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Teagasc supporting Smart Futures Programme

Teagasc is partnering with the Smart Futures programme to promote careers in science, technology, engineering and maths (STEM). Teagasc speakers are participating in a series of talks at Institutes of Technology (IT) around the country commencing today, Wednesday 25 April, in Athlone IT and Carlow IT.

Speaking about the partnership, Margie McCarthy, Interim Director of Innovation and Education at Science Foundation Ireland, said: “Science Foundation Ireland’s Smart Futures programme is a government-industry collaboration that aims to inspire and motivate students in Ireland to pursue STEM careers. We are delighted to be partnering with Teagasc to continue to promote STEM amongst second-level students through this year’s SciFest@College STEM career roadshows. To date, Smart Futures has brought over 110,000 teenagers into contact with leading scientists and engineers. It is through these meaningful connections that students learn from professionals in both industry and research, helping them make informed decisions about their career paths. It is crucial that we continue to support Ireland’s youth in their hopes of becoming our future innovators, and we look forward to working alongside Teagasc and SciFest to achieve this.” 

Teagasc Director of Research, Dr Frank O’Mara, said: “I am delighted that Teagasc volunteers are involved in promoting STEM careers to young students at Smart Futures events. There are many opportunities and challenges in the agri-food sector: we have a growing population requiring more food, and they have a greater interest in their diet and how it can affect their health. They are also greatly interested in how their food is produced, and want to see environmental issues addressed. In this landscape there is a huge role for scientific and technological advances and there are many exciting opportunities for STEM-related careers in the agri-food industry. Many of these opportunities involve interdisciplinary research in areas such as smart or precision agriculture. Here our animal, plant, soil, environmental and food scientists collaborate with scientists and industry in the application of sensors, big data and data analytics, networking, robotics and other digital technologies to issues related to sustainable food production and processing. Teagasc plays a big role in building human capacity and producing the leading scientists of tomorrow who will design the farming systems of the future. In our Walsh Fellowship programme, we currently have 250 students who are mainly carrying out research towards PhD degrees across a range of exciting topics and many will subsequently develop STEM-related careers.”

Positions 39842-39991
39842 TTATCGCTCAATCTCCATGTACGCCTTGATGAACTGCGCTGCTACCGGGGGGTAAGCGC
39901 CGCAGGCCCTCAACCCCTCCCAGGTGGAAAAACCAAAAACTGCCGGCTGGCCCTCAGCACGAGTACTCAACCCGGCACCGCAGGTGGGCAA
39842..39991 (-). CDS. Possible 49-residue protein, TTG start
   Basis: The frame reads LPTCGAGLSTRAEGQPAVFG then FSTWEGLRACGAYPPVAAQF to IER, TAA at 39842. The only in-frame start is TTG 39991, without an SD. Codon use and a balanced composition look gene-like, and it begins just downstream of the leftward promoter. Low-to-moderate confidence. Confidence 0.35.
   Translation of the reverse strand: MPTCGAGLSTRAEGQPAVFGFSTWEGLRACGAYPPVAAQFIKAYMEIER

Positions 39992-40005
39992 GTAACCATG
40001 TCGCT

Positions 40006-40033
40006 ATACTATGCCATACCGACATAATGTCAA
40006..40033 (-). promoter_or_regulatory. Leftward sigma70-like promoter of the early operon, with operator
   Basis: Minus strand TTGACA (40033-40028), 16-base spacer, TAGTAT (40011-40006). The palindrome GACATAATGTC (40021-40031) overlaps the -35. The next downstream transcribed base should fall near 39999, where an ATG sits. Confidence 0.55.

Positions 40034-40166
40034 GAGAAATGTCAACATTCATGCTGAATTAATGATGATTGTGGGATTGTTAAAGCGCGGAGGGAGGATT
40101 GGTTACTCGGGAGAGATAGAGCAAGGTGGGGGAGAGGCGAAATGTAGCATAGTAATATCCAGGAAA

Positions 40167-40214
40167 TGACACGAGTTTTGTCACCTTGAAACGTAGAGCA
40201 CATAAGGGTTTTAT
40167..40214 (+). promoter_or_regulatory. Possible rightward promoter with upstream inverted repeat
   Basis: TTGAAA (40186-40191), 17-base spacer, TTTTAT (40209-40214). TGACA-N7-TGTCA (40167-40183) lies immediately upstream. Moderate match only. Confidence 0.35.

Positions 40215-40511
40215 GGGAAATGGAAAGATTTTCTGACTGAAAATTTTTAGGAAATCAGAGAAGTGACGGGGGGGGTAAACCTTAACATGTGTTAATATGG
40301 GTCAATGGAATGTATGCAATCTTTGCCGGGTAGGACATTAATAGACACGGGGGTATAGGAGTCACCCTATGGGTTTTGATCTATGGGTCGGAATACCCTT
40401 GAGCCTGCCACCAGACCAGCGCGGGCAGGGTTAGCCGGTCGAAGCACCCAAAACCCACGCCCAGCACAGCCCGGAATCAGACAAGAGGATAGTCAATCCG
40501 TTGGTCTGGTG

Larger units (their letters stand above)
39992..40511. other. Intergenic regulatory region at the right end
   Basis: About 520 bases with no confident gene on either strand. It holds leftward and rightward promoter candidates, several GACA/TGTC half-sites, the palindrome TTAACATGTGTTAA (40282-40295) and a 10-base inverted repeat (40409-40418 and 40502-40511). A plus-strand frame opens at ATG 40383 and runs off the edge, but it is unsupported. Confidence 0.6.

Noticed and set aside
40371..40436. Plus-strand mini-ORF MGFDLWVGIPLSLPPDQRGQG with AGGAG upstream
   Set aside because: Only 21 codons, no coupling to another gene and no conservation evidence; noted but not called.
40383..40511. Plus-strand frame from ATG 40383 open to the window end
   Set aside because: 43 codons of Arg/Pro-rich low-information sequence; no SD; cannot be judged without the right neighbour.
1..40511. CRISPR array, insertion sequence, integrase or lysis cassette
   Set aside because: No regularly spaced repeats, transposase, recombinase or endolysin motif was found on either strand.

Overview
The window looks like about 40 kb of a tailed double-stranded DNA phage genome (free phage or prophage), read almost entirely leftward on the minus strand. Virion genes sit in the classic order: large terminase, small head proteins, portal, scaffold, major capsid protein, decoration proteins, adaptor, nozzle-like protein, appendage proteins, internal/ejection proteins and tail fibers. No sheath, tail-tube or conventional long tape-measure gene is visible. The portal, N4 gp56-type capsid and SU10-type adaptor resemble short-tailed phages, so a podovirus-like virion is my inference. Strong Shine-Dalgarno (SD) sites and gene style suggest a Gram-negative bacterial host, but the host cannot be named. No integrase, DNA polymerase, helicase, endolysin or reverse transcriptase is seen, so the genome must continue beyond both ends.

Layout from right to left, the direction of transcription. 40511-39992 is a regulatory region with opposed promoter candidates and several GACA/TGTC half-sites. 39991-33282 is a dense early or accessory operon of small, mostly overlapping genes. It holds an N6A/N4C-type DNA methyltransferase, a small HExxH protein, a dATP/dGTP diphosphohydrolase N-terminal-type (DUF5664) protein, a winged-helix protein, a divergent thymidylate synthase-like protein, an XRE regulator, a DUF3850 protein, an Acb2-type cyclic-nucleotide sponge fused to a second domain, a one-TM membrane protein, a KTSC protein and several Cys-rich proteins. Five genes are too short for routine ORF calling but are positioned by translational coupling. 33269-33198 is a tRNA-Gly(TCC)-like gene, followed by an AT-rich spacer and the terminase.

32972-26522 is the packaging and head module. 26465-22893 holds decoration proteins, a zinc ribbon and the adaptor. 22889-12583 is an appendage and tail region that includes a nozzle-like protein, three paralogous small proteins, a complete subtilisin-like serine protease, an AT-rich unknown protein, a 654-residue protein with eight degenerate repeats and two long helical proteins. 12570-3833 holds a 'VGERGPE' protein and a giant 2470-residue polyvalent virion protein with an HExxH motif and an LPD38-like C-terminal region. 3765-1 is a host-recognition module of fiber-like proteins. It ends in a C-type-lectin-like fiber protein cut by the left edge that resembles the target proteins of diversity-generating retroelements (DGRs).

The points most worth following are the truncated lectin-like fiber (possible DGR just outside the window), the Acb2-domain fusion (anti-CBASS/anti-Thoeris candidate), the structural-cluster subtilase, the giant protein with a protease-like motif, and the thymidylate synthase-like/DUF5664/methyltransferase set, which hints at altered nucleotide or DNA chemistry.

Teagasc volunteers will give presentations at the following Institutes of Technology in a series of lunch-time talks:

  • April 25 (Wednesday) at Athlone IT: Dayle Johnston, Teagasc Post-Doctoral Researcher, Teagasc Grange.
  • April 25 (Wednesday) at Carlow IT: Tom O’Connell, Teagasc Agricultural Catchments Programme and Irene Malo Estepa, Teagasc Walsh Fellow (PhD student), Teagasc, Grange.
  • May 4 (Friday) at IT Tallaght: Grace O’Callaghan, Manager of the SFI-funded APC Microbiome Institute project for Teagasc.
  • May 11 (Friday) at Letterkenny IT: Carol Griffin, Food Industry Development Department, Teagasc Food Research Centre, Ashtown, Dublin.

 

Dayle Johnston is a Post-Doctoral Researcher based in Teagasc, Grange, and will talk about her education, including a PhD, which was also based at Teagasc, Grange, which involved the characterisation of calf health and the development of novel diagnostics for bovine respiratory disease. She will also talk about her work as a contract research officer on an SFI-funded project in Grange, examining biomarkers of early pregnancy in dairy cows. Finally, she will talk about her current research on the identification of DNA-based biomarkers of susceptibility to bovine respiratory disease.

 Tom O’Connell is the Communications Officer for the Agricultural Catchments Programme. Tom will stress the importance of good water, the challenges for society in achieving that and effectively communicating the solutions from science.  This will be from a perspective of a varied career in the private and public sector.

 Irene Malo Estepa is a Teagasc Walsh Fellow PhD student (UCD and Teagasc). At the career talk, she will tell students about her background in Veterinary Medicine and how she has got to where she is now, as well as talking about her PhD on the detection of biomarkers of early pregnancy in dairy cattle.

 Grace O’Callaghan is currently a Project Manager for the SFI-funded APC Microbiome Institute at Teagasc. Grace completed her undergraduate at UCC in Biochemistry and her PhD in Medicine at Cork University Hospital. She completed her Research Fellowship in Harvard Medical School and was named European Young Life Scientist of the year in 2013. Grace’s numerous research projects range from agriculture, food and health right through to clinical studies. She is also currently studying for her Masters on Food Health and Nutrition at UCD. Grace will give an overview of her career to date and research and career opportunities in STEM in Ireland.

 Carol Griffin, Food Industry Development Department, Teagasc Food Research Centre, Ashtown, Dublin, will explain how Teagasc helps food companies with their Sensory Analysis needs, working on new and current food products as part of their New Product Development processes, giving interesting examples and case studies along the way.